The Faces of Fatness in Early Modern Europe


  • Sara Benninga Doctoral student, Hebrew University of Jerusalem Bezalel Academy of Art and Design, Jerusalem



Since the beginning of Christianity the body, and lack of control over it, were perceived as a site of sin. St. Augustine, for example, struggled with the temptations of the senses, seeking control of his mind over the urges of his body. St. Thomas Aquinas viewed immoderate eating and drinking as gluttonous. This sinful perception of the body was clearly developed in artistic depictions. Gluttony was often represented by a fat figure. In early modern Europe, the negative appraisal of the fat body was further related to heathen customs, and to violation of the accepted social norms and hierarchy.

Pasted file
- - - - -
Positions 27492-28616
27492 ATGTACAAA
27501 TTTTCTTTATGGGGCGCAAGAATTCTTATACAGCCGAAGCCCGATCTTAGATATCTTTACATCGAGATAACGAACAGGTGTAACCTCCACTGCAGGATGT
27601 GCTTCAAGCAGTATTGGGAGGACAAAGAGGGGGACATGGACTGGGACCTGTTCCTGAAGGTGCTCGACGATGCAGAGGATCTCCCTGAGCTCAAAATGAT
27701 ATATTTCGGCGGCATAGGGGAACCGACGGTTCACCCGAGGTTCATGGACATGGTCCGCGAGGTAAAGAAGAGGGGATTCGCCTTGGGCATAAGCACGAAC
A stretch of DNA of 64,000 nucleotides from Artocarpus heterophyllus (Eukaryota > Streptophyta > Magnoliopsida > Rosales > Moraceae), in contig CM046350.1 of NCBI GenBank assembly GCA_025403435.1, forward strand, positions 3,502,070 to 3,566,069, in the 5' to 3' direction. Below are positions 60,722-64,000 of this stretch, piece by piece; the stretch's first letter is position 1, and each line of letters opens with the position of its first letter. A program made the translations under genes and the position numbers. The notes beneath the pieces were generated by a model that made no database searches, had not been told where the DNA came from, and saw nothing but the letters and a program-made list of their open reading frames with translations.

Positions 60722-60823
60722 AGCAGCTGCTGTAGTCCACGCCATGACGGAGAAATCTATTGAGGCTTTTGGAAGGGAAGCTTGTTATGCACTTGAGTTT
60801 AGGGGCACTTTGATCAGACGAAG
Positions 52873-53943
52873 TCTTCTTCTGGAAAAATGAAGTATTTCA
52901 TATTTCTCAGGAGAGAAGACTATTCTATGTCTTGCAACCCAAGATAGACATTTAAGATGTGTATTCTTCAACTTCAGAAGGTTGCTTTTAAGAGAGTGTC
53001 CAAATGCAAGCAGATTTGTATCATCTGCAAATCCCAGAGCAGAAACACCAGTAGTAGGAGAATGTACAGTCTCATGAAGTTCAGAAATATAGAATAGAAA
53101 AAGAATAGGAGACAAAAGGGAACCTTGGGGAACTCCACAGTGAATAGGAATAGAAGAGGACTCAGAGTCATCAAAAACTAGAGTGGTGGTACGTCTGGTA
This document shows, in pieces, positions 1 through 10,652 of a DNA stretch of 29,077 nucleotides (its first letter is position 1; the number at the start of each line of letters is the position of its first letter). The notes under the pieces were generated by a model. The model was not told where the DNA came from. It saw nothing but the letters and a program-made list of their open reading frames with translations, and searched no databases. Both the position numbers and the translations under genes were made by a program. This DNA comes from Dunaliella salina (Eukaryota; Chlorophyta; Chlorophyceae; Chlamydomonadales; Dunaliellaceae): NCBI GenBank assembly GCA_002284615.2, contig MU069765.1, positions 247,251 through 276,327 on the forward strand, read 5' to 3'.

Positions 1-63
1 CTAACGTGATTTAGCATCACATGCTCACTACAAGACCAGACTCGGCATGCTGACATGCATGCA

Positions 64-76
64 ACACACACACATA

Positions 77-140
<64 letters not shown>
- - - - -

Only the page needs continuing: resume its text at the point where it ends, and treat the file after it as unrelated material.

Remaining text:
This paper focuses on images from 15th and 16th century northern Europe, delineating the negative visual approach towards the fat body. From representations of the sin of Gluttony to the depiction of peasants around the time of the German peasant wars, this paper follows the negative portrayal of the fat body and its different religious, social and political meanings.